Sepsis during erysipelas is a rare complication of less than 1%. Few studies have explored the metabolic response to sepsis. We report an unusual association of erysipelas with pancreatitis in an adult woman. We aim to explain the relationship between the diseases.
Erysipelas is a non-necrotizing acute or subacute bacterial dermo-hypodermitis, most commonly caused by Group A hemolytic streptococcus, which are able to penetrate into soft tissue through a breach in the skin . It is a relatively common pathology in adults. Sepsis during erysipelas is a rare complication of less than 1%. It is well known that sepsis and hypertriglyceridemia are independent risk factors for pancreatitis . The mechanism by which hypertriglyceridemia causes pancreatitis is unknown. We will raise an association between this infection and pancreatitis.
A 35-year-old patient with 4 days’ history of erysipelas of the face on eczema lesions, complicated by acute vomiting and transfixing abdominal pain. The bioassay revealed predominantly PNN hyperleucocytosis, CRP elevated to 182 nmol / L, lipaseemia to 4 times normal, hypertriglyceridemia to 2.29 g per liter, and HDL decreased to 0.24 mmol / L. Abdominal CT showed B stage pancreatitis and the abdominal ultrasound was normal. The patient was placed under water and food restriction, triple antibiotherapy, basic ration, analgesics and gastric protection. The current decline is 3 months without recurrence or complications (Figure 1,2,3).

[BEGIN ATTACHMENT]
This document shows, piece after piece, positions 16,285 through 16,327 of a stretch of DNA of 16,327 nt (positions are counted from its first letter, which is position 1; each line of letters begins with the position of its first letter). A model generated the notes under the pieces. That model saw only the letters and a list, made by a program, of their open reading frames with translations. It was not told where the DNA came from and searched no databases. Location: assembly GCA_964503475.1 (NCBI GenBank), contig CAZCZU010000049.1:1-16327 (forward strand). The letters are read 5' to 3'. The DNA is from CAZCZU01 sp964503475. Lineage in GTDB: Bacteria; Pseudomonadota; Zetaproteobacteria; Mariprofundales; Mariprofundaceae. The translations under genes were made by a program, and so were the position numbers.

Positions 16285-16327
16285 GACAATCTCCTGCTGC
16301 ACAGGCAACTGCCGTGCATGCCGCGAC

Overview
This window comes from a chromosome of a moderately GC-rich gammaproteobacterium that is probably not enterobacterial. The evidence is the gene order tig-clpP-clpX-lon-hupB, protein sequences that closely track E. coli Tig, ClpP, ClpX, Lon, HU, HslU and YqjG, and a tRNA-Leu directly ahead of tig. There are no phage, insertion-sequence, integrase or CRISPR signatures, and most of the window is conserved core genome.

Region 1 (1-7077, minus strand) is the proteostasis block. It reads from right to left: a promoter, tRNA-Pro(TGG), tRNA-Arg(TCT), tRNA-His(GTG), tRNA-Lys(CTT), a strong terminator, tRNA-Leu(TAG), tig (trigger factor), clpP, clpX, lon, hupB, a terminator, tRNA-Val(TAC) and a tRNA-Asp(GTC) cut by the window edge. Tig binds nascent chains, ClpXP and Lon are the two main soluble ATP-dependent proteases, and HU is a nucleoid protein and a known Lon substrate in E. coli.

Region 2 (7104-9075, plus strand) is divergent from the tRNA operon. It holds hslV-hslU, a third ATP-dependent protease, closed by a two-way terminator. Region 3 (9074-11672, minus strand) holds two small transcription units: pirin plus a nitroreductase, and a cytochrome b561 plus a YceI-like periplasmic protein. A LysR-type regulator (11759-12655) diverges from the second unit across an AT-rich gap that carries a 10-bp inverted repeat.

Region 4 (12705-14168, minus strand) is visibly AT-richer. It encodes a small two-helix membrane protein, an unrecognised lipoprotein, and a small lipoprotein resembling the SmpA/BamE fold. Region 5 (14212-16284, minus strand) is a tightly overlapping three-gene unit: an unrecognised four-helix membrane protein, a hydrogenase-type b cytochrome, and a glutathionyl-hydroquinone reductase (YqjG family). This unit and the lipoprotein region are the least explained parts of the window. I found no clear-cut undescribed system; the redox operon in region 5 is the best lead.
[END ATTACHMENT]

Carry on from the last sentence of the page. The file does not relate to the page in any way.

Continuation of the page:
Figure 1. Erysipelas of the face complicated of chondrite.
Figure 2. Retro-auricular involvement.
Figure 3. After 5 days of treatment.
Through this observation we will try to analyze the link between sepsis, hypertriglyceridemia and the development of pancreatitis. Few studies have explored the metabolic response to sepsis. Some authors have reported significantly elevated triglycerides and LDL levels and HDL decreased . Other authors have noted low levels of total cholesterol, HDL, and LDL cholesterol in the initial phase of sepsis inversely associated with the severity of the disease . Our results are consistent with those in the literature and highlight the usefulness of triglycerides levels as indicators of the risk of pancreatitis.
Hence the importance of managing triglycerides levels during sepsis to prevent pancreatitis and decrease the risk of complications such as recurrence of pancreatitis.
We report this case for the purpose of suspecting pancreatitis in any patient with erysipelas and transfixing abdominal pain. Also, we highlight the importance of managing triglycerides levels during sepsis to prevent pancreatitis and decrease the risk of complications such as recurrence of pancreatitis.
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